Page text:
if the food is not tasty before it's frozen, it won't taste any better. Here's the storage for finished product. thinly sliced and dried radish [kiriboshi daikon] Fried shrimp, chicken skewer [yakitori] Grilled beef There's a lot here like fried rice, yakisoba [fried noodle] For unfrozen goods, they are pasteurized in a sealed pouch like this. It's pasteurizing. Pasteurize meaning we control the time and temperature, so it can be used as a cooking tool. It's vacuum packed with fresh cut vegetables, meat, seasoning sauce and cooked in a pouch. It's called sous vide. It's sterile, ingredients are measured first and distributed evenly, so it's the same in every pouch.

There are many sous vide variations including *chikuzenni, roast beef We won the gold award in the Emergency Foods Award for our halal set It's preserved at 50°C. What do you think is the basis for setting, example,
a shelf life of 5 years We actually let it sit (for that period). At 20°C, objects deteriorate at double the rate of every 10°C increase. doubles at 30°C, quadruples at 40, eightfold at 50. A year of preservation at 50°C gives the same test data as 8 years of preservation. Multiply by safety factor of 0.7 and you'd get 5 yrs shelf-life. Here's the date we put it in. We keep this to know the date These are stored from 2018. Now it's 2021, a little over 2 years (passed), so they would be about 16 years old (in reality). We would open it (to verify). Actually it will bulge out if there's abnormality We're checking for spoilage, taste however is a different story. Finally, we do sensory tests to check colour, appearance and how its taste. The tests are to see whether the product can last up to 7 or 10 years Standard pre-packaged meal can only be set for up to 3 years.

There's academic proof that products made with
soy sauce, mirin, other fermented seasonings, example: soy sauce darken as it oxidizes, miso emits fermented smell. That's roughly 3 years, they say. In terms of its ingredient processing, only possible for
3 yrs is common knowledge. To set a longer shelf-life, you can't use fermented seasonings. Why our emergency food can be set for 5, 7 years We have a patented non-fermented seasonings By using halal engineering, we can make our own Halal goods like mirin, etc.

We add yeast extract, guanylic acid, succinic acid and other mirin's umami factors to Japanese syrup [mizuame] to make mirin-like-seasoning. Like that soy sauce, it's for general use. Soy sauce for emergency food, we made soy sauce-like-seasoning,
a non-fermented one. It's a non-fermented, soy sauce-like-seasoning. It's a blend of soy sauce's umami ingredients, same way as our mirin. Just as salt-sugar are still salt-sugar after 5 years, our non-fermented soy sauce also stays the same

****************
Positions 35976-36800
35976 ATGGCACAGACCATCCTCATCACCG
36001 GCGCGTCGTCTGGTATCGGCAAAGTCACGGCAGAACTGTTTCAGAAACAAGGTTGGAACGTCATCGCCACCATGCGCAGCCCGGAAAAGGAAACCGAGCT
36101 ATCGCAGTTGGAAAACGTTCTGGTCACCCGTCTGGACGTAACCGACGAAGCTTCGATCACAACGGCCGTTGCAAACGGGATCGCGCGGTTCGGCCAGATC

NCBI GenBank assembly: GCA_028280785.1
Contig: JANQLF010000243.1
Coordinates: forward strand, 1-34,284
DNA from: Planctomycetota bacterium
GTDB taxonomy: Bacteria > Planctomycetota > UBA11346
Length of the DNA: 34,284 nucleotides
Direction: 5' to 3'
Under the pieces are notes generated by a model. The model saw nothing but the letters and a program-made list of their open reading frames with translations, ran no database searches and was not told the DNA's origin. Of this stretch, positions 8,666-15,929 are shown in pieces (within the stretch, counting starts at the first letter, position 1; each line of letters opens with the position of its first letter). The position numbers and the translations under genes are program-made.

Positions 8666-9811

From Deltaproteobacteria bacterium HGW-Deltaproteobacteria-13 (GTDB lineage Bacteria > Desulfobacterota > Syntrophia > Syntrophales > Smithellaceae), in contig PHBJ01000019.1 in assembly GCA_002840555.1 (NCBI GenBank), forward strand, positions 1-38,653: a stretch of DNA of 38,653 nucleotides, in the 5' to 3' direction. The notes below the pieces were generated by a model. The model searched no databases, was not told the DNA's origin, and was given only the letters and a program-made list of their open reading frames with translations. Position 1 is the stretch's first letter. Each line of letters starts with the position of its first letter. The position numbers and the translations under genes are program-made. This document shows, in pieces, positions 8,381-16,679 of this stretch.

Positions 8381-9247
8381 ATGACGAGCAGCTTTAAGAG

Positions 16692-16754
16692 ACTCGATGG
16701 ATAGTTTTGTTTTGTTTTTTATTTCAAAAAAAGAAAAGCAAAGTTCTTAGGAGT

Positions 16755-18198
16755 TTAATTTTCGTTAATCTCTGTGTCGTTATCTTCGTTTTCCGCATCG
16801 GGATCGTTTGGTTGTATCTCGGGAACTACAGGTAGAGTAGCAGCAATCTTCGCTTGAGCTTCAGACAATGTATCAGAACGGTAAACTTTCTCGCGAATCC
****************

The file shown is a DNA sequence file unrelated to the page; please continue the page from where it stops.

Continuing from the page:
as it was freshly made even after 5 years.

It doesn't change over time. That's why it can lasts to 5 or 7 years. The product is preserved to a quality that you wouldn't even know the difference between the same product made today and 5 years ago. If we're going to make something, we want it done thoroughly Our emergency food is as good as fresh food, even after 5 years. We want to increase the variety of our emergency food, but it has to be well validated, so we have to let it sit for at least a year before we can test it. This is a tensile tester. We seal it here. To make sure it's properly sealed, we cut 1.5cm wide. Open like so, pinch it here. If it can't withstand a pull of 23kg, you know it's not sealed properly. To verify, we would cut 1.5cm wide, open, pinch and pull (there). When we found out it's not sealed properly, the batch is thrown away. That is how far we check. We set the sealing temperature and timing
to make sure there's no improper sealing. This don't happen, but we test and check it regularly just to make sure.

Here's a financier. We don't use like vanilla essence in our financiers. We use real almond powder with no artificial substances Really delicious! We use really great butter too That's what this factory is all about!.

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HINOMOTO SHOKUSAN Efforts To Serve Muslims Halal Japanese Food [※turn on CC]

Providing Japanese delicacies that meet the stringent international Halal standard—Hinomoto Shokusan Co., Ltd. brings tastiness and reassurance to Muslims (who have dietary requirements), with “Japanese Food Made Accessible to All” at heart.

✅Word Trivia:
・Dark Soy Sauce (koikuchi shoyu)
the most standard soy sauce in Japan. In Kansai, light soy sauce is more common. Dark soy sauce is darker in colour, but light soy sauce is higher in salt content.
・Kinpira Burdock (kinpira gobou)
a Japanese dish of thinly sliced burdock root cooked in soy sauce and sugar.
・Dashimaki Egg
a Japanese rolled omelette that add dashi (soup stock) to the egg mix.
・Chikuzenni (筑前煮)
a dish originated from northern Kyushu, Japan, made of braised chicken and vegetables.